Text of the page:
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My Cord-Chewing Cat Can’t Chew Through This Petproof Cord Cover

Made of clear and unscented PVC tubing, it’s cut down the center, so you simply wrap the cover around the cord like a jacket.

PetCords 10-ft. Dog and Cat Cord Protector

My cat, Sweet Pea, and I used to have a clearly choreographed morning routine: I’d try to sleep in for as long as possible, and she’d chew on the electrical cord next to my bed until I, after swatting her away like a snooze button, finally got out of bed. She would do this as a cry for attention (and food), and for that I cannot be lastingly angry. But what was lasting was the damage this has caused to the electrical cord — not the first cord she has chewed — that was now riddled with hundreds of tiny teeth marks.

Sweet Pea has rendered many a cord unusable in her spry nine years, and her chewing has only gotten worse as we’ve continued to work from home. Now, phone chargers, laptop chargers, table lamps, and extension cords — plugged into any outlet in the house — have been thrown into the mix. Her favorites happen to be the soft cords, the ones that are apparently the most expensive to replace. (An Apple laptop charger will set you back an eye-watering $79.)

I spent the first few months at home combating her cord-chewing obsession by covering or hiding the cords from her when not in use — under blankets, in my dresser, in a tote bag. I then became a little too good at hiding them and would have to search through every drawer, blanket, and tote bag to find a USB cord or phone charger.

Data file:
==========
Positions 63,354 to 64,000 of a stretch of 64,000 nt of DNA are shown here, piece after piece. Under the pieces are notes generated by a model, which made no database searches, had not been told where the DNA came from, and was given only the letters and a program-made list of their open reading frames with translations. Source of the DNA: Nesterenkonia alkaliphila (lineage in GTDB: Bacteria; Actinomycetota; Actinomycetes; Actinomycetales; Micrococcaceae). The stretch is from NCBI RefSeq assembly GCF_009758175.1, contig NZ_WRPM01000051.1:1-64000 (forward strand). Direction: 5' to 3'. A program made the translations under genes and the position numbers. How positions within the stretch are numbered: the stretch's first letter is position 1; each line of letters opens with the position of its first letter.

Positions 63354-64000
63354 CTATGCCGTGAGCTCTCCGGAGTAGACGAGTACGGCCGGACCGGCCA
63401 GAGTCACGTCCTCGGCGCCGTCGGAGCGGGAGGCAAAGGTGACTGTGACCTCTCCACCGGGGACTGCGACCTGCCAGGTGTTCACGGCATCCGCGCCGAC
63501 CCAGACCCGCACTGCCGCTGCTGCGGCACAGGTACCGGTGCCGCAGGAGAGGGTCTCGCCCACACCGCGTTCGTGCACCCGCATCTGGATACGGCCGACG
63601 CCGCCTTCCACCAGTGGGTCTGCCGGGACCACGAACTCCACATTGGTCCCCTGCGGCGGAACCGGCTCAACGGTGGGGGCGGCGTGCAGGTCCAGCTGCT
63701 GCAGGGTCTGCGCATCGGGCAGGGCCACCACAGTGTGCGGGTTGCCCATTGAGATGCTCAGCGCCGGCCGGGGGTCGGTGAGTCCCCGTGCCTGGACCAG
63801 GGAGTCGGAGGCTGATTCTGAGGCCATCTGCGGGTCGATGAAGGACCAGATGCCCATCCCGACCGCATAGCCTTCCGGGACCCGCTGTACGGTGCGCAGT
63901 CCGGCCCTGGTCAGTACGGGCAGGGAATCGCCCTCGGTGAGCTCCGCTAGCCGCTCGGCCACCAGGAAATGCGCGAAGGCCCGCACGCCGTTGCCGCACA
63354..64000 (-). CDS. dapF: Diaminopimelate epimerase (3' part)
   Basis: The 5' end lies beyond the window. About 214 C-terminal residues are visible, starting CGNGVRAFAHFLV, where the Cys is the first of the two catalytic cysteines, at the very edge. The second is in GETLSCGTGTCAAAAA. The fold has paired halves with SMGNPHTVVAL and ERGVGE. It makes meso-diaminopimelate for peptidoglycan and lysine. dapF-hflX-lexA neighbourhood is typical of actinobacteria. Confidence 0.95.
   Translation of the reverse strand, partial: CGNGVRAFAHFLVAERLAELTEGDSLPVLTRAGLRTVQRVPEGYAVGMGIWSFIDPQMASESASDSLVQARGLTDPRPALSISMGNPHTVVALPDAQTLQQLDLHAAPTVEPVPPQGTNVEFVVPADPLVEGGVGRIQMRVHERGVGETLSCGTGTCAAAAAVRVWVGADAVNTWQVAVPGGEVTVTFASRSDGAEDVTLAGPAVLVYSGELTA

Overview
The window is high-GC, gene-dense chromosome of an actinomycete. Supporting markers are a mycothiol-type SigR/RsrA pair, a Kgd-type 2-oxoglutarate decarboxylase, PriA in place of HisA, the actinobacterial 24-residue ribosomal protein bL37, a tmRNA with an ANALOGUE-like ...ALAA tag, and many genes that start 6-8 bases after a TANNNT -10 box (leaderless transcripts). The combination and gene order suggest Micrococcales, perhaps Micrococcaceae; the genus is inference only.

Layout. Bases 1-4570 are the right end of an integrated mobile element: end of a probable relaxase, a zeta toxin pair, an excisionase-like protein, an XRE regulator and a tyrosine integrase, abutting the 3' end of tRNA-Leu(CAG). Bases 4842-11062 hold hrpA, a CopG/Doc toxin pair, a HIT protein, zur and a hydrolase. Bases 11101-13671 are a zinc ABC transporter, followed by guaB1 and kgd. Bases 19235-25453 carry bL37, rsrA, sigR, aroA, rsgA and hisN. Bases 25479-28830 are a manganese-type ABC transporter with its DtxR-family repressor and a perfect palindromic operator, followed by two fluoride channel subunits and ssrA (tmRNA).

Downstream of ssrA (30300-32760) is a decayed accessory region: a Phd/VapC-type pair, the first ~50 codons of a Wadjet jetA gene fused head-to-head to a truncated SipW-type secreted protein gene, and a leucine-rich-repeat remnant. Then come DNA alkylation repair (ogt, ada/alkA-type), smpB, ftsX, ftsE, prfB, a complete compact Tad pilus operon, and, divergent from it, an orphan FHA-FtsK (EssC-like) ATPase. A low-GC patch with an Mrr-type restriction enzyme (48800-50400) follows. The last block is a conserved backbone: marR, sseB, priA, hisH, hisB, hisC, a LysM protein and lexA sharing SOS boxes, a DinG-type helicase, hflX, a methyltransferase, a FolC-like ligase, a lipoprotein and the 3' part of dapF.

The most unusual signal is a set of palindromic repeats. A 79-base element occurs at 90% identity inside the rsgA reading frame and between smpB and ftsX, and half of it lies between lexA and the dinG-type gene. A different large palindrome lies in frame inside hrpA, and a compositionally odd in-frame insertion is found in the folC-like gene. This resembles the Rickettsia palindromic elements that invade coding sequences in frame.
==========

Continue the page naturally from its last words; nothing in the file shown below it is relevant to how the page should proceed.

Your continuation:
After Sweet Pea started to expose some of the wire in my lamp’s electrical cord, I knew it was becoming a safety hazard: Exposed electrical wires can cause fatal shocks and electrical fires, and no amount of swatting was going to stop her from chewing. So I did what any resourceful pet owner would do: I typed “pet safety electrical cord” into Google and found this lo-fi yet genius invention: a clear petproof cord cover from PetCords.

The cord protector, made from clear and unscented PVC tubing, is cut down the center, so you simply wrap the cover around the cord like a jacket, nestling it safely inside the plastic tubing. It fits 14-gauge-width cords (think lamps, table fans), but PetCords also sells a mini version for iPhone and laptop chargers (and an extra-large version for serious cords). It’s a simple solution that works. My cat no longer even so much as looks at any of my PetCords-wrapped electrical cords. Her initial reaction was (amusingly) fear, as though I’d turned all of the electrical cords into snakes.

I regularly inspect the plastic tubes for teeth marks, and, in the month or so that I’ve been using them, I have found none. Because of the tough plastic, they don’t give in easily when bitten, which diminishes the teeth-sinking mouthfeel that my cat so desperately craves. And while some cats may still find the cover enticing, it at least provides a second layer of (virtually invisible) protection and can be, unlike a lamp cord, easily replaced.

While the cord cover stays on all of my cords without any problems, I have found that it’s best for cords that are kept somewhat straight and aren’t constantly moved throughout the house. If the cord is wrapped or bent in a sharp angle, the covers, which are not quite as flexible as the cord, do start to pop off. I use the regular size on my lamp and desk fan and am currently eyeing the mini for the laptop charger I like to keep at my kitchen-table-slash-workstation. And while some may find the cord cover pricey for what it is (you could technically make your own out of PVC tubing), it’s a whopping ten feet long and easy to cut in half, which means it’s really two (or even three) cord covers in one.

I have noticed since using them that my cat has taken a newfound interest in chewing on the corner of my open laptop while I work (revenge?), but at least she can’t do that while I’m sleeping — or, you know, burn down the house.